The Silkworm is one such book that’ll remind you why you love reading murder mysteries. While many people loathe Rowling for her adult literary, I am among the other majority who truly love her for it. Her writings are comfortable, and though immensely verbose, you don’t mind letting yourself swim in that wordy pool of mystery that just inflates your anticipation one page at a time. As a bonus addition, her subtle yet dark sense of humor in detailing every background, character or situation makes for a very satisfying read.

'The Silkworm' by Robert Galbraith | Book Review

Comparisons are bound to be made between The Cuckoo’s Calling and The Silkworm, and where the former was a decent attempt, the latter is a brilliant effort at creating that mystery-aura. Maybe that’s because Rowling delves in familiar territory. While Cuckoo’s Calling studied the modeling world, The Silkworm explores the world of publishing. Cormoran Strike receives a call from worried wife of a novelist Owen Quine who has gone missing. Initially, she believes that her husband has taken off by himself for some alone time, and wants the detective to find him and bring him back home. But as Strike investigates, he’s sure that there’s much more to Quine’s story than his wife knows. It is so that the novelist had composed a manuscript Bombyx Mori (Latin for Silkworm) featuring poisonous pen-portraits of almost everyone he knows, and if that novel were to be published, it would definitely ruin lives. The author had to be silenced, and the manuscript had to be stolen. When Quine is found murdered, it becomes difficult for Strike to make sense of the killer’s motivation.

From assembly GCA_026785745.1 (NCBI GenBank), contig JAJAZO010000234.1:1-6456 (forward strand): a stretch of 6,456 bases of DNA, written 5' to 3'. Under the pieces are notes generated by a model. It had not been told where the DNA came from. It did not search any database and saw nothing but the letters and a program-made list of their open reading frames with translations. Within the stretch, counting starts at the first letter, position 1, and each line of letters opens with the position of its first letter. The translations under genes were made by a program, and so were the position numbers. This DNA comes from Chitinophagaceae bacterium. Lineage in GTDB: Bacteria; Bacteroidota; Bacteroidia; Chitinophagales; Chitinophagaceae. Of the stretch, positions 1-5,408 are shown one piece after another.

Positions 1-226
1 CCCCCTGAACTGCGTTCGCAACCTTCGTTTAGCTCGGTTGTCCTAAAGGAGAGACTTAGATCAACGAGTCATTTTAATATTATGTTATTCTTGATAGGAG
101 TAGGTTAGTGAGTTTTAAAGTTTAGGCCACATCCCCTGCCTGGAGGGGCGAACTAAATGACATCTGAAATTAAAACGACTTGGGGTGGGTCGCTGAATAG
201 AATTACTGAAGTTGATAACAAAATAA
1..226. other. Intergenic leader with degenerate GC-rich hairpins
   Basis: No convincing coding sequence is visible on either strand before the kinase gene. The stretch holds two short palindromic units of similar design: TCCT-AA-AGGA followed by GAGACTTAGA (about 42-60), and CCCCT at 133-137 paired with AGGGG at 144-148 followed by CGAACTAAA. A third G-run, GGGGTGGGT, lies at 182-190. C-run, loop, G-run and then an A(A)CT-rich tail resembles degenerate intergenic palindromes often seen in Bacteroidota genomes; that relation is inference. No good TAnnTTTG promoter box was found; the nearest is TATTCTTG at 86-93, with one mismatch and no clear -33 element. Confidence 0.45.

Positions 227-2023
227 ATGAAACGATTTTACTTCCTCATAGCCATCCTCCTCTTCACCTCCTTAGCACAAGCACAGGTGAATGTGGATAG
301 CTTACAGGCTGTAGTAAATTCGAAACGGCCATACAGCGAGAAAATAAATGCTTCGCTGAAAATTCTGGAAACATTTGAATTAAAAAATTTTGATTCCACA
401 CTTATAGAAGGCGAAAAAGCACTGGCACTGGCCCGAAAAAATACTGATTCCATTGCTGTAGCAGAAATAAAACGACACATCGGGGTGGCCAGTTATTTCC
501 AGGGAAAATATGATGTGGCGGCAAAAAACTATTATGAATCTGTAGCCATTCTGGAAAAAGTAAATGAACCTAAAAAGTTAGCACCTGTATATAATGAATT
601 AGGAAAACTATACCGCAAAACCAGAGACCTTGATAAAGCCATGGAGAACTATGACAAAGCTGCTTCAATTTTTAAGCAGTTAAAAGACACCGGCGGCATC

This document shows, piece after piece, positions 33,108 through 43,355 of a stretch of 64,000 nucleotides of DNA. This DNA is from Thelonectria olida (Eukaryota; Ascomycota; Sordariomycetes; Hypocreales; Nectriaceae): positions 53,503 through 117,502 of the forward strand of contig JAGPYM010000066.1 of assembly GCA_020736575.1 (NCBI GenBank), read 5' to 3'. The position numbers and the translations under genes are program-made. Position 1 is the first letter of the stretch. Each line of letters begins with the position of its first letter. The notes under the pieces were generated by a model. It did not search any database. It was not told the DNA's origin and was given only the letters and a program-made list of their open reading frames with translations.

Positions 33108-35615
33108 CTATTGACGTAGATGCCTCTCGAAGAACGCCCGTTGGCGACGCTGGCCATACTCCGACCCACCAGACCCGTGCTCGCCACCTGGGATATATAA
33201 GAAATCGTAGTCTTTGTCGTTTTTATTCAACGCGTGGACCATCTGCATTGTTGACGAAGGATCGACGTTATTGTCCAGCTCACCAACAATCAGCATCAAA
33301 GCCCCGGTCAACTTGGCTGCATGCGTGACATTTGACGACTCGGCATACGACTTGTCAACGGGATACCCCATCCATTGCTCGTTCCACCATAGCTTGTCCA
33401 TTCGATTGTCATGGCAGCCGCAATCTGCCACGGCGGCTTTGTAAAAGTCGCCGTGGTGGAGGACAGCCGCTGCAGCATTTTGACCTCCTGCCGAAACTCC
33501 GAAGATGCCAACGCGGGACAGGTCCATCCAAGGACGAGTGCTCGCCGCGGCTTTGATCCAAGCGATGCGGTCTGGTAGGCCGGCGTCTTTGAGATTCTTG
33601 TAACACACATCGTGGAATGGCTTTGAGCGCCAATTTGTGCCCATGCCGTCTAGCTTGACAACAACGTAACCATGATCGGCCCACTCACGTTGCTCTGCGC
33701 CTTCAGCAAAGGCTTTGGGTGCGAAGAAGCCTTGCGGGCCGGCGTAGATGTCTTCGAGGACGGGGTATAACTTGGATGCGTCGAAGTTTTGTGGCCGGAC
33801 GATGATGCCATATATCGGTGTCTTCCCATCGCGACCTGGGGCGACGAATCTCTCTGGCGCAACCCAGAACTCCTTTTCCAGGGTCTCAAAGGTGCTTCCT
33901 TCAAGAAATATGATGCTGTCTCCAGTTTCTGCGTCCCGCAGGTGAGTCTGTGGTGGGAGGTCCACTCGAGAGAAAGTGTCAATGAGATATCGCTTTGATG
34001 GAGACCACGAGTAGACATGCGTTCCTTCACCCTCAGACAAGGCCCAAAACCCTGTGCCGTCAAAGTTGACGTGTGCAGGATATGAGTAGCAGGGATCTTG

Apart from the mystery angle, there’s a parallel plot in the book that concerns Cormoran’s relationship with his half-brother, Alexander Rokeby, who has benefited from his father’s fame and wealth. There’s a point when Alex helps out his elder brother in moment of need, and there’s high probability that we’ll be seeing more of this relationship in Galbraith’s upcoming books.

While the book is engaging almost entirely, it’s the last 100 pages that become really engaging. Unpredictable much, this book never really reveals the motive or the correct suspect till the last few remaining pages, making it one of the best mystery book in recent times. If you’re still contemplating whether or not to read this book, I’d recommend you to go ahead and turn a few pages of this gem. I guarantee you that this would be the best mystery novel you will read in a long time to come.

Overall Rating : 4.5/5

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